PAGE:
The other more philosophical lesson I learned was the utter beauty of a “peaceful transition of power.” As I wrote press releases, arranged media interviews, and shaped messages, I marveled over the unique American ritual of a peaceful inauguration.

Capitol 9
Capitol 9 (Photo credit: afagen)

Today, as President Obama takes the public oath of office, I remember the day I stood in the press stands during President Bush’s inauguration and looked out at the throngs of people packing the lawn and the streets of the nation’s capitol.

Nothing brings greater feelings of patriotism that seeing all our American pageantry on display with our military bands; red, white and blue bunting around the Capitol building, and citizens from all over the country representing our nation’s uniqueness in the inaugural parade.

Despite your politics, take a minute today to appreciate America. In a world full of conflict, we should celebrate the honor of living in a country where a “peaceful” inauguration will once again occur — something we should never take for granted.

Family, From the News, Parenting, Relationships

Trying to Find Words of Comfort

Last night I heard on the news that a post office box has been set up to receive condolence letters for the families of those killed in the Sandy Hook Elementary shootings.

I felt like I should send notes to the grieving parents. But, what could I possibly write?

What words of condolence could I share that could uplift these heartbroken, bereaved families?

On September 11, when I heard that terrorists had attacked our nation, I immediately drove to the elementary school to pick up my children.

The principal met me at the door and asked me to let them stay in school because it was the safest place for them. The school was in “lock down” mode and the principal wanted the children to stay in classes and return home on the bus as usual. Then, parents could explain the events of the day to them after they’d had time to process it themselves.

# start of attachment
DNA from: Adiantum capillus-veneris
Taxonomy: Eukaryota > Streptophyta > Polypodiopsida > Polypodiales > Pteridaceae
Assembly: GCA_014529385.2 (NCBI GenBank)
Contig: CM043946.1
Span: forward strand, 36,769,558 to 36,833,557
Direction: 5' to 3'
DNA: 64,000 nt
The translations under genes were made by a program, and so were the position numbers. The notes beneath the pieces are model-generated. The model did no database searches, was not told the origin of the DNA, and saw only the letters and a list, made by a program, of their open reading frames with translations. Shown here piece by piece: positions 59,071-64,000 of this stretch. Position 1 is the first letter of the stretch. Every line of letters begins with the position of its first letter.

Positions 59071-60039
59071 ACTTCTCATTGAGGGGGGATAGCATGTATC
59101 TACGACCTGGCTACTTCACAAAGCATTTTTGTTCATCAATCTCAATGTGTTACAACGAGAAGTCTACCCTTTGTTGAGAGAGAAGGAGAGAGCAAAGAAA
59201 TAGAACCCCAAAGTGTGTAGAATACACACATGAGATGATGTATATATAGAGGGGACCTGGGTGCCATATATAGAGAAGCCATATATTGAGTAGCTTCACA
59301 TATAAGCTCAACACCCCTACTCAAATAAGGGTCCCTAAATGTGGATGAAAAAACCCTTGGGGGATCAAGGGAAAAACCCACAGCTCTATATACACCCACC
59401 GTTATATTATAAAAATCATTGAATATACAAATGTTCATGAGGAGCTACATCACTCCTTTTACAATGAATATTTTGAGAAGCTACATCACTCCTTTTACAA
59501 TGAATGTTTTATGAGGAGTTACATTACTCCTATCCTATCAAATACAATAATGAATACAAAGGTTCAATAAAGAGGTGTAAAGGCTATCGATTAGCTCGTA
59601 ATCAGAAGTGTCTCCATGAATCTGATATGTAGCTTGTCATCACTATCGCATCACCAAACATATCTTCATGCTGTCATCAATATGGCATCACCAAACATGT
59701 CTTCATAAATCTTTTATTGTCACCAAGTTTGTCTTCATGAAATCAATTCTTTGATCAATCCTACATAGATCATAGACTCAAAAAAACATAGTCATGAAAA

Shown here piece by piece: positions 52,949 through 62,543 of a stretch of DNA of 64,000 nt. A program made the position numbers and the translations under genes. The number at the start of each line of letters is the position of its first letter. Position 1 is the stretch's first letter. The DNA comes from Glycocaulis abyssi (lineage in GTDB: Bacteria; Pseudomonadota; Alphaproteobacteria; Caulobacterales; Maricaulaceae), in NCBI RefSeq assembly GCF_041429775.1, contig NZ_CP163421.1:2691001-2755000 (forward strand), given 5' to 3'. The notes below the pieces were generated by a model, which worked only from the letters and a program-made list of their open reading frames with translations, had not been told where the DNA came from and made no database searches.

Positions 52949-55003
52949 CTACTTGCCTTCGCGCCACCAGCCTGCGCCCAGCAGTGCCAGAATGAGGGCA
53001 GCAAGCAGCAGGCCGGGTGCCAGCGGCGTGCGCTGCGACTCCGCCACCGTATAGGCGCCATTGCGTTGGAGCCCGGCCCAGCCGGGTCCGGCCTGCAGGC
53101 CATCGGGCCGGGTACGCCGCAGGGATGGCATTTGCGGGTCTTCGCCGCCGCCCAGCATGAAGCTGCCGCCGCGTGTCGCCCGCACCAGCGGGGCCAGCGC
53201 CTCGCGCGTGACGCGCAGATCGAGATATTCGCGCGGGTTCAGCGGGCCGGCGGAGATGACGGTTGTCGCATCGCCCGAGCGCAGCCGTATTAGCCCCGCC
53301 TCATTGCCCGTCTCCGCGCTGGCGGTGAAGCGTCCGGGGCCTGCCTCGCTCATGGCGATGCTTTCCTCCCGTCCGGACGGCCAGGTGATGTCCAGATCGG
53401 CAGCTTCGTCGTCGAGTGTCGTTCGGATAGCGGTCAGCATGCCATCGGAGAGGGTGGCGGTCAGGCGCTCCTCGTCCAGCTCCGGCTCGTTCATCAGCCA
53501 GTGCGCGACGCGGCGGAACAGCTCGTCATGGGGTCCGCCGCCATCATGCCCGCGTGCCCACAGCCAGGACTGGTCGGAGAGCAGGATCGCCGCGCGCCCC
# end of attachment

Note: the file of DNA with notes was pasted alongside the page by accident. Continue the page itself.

I saw the wisdom in the principal’s words and went home without my two daughters. They were in the safest place for them at that time, I kept telling myself.

Those words have haunted me for the past week because the children in Sandy Hook Elementary were thought to be in one of the safest places for them. Most children spend the bulk of their time at home or in school, and both places are supposed to be safe havens for them.

Parents worry about their children every time they walk out the door — even when they leave for school. But, for most of us, school shootings of the magnitude experienced in Newtown, Connecticut are beyond our fears because they are so utterly evil that we can’t let our worries even go to that extreme.

So when I think of those bewildered parents in Connecticut, and see them on television or read their words in the newspaper, my heart literally hurts. I know what it’s like to have your normal breathing pattern halted, and I wonder when they will breathe normally again, and when will their goals of survival stretch beyond a mere second at a time?